Will it be confidential if I talk to someone at UCL?

Who you tell and whether you decide to report the incident/s to the police is entirely your choice. Any decisions made will be yours alone and respected.

If you wish, the Student Support and Wellbeing team are also able to report the incident to the police on your behalf without revealing your identity; therefore you will not be contacted or interviewed. Although the police will not be able to investigate, they will be able to use the information you give them as intelligence.

The only exception to this would be if there were concerns around your safety or that of others, in which case Student and Registry Services may be obliged by our duty of care to contact the police.

Can I make a formal complaint against another UCL student?

Yes, you can make a formal complaint under UCL’s Disciplinary Code and Procedure at any time but the action that UCL can take is dependent on the following factors:

  • UCL does not have any formal investigative powers so any action taken will depend on the level of evidence that can be provided
  • The extent to which action can be taken will also depend on whether or not the alleged misconduct would also constitute an offence under criminal law and, if so, the seriousness of the offence.
  • By its very nature sexual violence is a serious criminal offence and this will necessarily restrict UCL’s ability to take action as UCL is not permitted to act outside of the UK’s judicial processes.
  • If it is a serious matter and has been reported to the Police then the only action UCL may take is to suspend or exclude the student in question pending the conclusion of the Police investigation or prosecution.
  • In the case of all other offences then UCL can take action under its Disciplinary Code and Procedure.

What support services are available at UCL?

We recommend that you make an appointment with UCL’s Student Support and Wellbeing who will be able to provide you with information, advice and welfare support. You can contact us by completing the online appointment request form or by email at student.wellbeing@ucl.ac.uk.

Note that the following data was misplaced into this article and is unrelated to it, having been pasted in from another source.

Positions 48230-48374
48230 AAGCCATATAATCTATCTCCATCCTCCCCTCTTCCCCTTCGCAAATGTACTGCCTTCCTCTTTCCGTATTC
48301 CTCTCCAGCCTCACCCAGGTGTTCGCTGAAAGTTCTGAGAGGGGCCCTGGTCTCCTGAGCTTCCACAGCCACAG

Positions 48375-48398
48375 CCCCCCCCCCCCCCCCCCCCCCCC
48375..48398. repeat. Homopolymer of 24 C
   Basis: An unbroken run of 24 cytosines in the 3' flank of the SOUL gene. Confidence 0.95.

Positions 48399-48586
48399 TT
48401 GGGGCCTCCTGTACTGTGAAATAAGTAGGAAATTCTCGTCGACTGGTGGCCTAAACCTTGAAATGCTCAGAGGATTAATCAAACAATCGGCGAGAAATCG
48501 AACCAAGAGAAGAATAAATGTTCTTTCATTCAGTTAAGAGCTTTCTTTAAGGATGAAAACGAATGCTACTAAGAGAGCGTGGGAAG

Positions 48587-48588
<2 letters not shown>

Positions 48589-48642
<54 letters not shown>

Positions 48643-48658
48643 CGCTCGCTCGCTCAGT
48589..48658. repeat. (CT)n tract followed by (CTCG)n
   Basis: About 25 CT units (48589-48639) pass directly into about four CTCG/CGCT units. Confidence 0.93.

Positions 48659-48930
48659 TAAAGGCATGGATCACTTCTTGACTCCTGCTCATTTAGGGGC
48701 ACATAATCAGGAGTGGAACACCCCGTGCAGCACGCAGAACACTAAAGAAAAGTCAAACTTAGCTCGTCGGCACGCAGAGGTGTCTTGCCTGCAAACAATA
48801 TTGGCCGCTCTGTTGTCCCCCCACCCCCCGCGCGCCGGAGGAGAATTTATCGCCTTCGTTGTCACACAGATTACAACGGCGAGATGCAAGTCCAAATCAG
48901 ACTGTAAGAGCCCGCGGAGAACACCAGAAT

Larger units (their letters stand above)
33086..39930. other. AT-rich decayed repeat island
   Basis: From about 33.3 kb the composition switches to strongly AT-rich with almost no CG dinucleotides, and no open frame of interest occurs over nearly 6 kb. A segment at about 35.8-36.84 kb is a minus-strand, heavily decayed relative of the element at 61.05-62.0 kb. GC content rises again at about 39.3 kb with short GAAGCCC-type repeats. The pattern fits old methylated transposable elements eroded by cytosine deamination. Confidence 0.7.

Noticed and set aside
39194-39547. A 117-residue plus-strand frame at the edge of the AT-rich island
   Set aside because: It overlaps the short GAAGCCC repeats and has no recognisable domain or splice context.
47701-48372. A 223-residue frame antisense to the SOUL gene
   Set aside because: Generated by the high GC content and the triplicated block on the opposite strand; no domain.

The department includes Student Physiological Services, an effective professional resource for students who are facing psychological problems. You can self refer to access this service by registering online. This service is completely confidential.

Support from UCL Students’ Union (UCLU)

You can speak to UCLU Sabbatical Officers or staff in the Rights and Advice Centre who have been trained on how to listen to and support people who have experienced sexual violence. They can advise you on further internal and external support services.

To speak to UCLU Rights and Advice Centre you can go to the First Floor, 15 Gordon Street (Bloomsbury Theatre building) or call 020 7679 2998 or email uclu-rights.advice@ucl.ac.uk

To speak to UCLU Sabbatical Officers you can contact the UCLU Women’s Officer (wo@uclu.org) or the UCLU Welfare and International Officer (wio@uclu.org), If you feel comfortable meeting in person, please feel free to stop by the Sabbatical office on the 4th floor of 25 Gordon Street.

What external support services can I access?

The following support services are confidential; you can access any of these services without involving the police.

The Havens are specialist centres in London for people who have been raped or sexually assaulted in the past 12 months. You can call them 24 hours a day, seven days a week to make an appointment. If necessary, they will aim to see you within 90 minutes of request. They also offer follow-up care including counselling, tests and treatments.

Camberwell: 020 3299 1599
Paddington: 020 3312 1101
Whitechapel: 020 7247 4787


If you were assaulted more than 12 months ago, they can provide you with information on other organisations that can help.

Rape Crisis - for women and girls who have experienced sexual abuse and rape.

Call 0808 802 9999 between 12 - 2.30pm and 7 - 9.30pm


Survivors UK is a national charity for male survivors of sexual abuse.

Call 020 3598 3898 between 6-9pm (Monday, Tuesday, Wednesday) or 12-2.30pm (Wednesday, Thursday). Informal web chat is also available.


The Samaritans are available on the phone 24 hours a day to support you through any trauma including sexual assault.

08457 909090 24 hours a day, 365 days a year.


Nightline are a confidential listening, support and practical information service for students in London and Open University. You can talk to them about anything – big or small – in complete confidence. Open 6pm – 8am every night of term.

Phone: 0207 631 0101 Email: listening@nightline.org.uk Skype Phone: londonnightline Skype Chat: chat.nightline Text (new): 07717 989 900

Page Editor: UCL Student Support and Wellbeing

Page last modified on 11 mar 15 18:16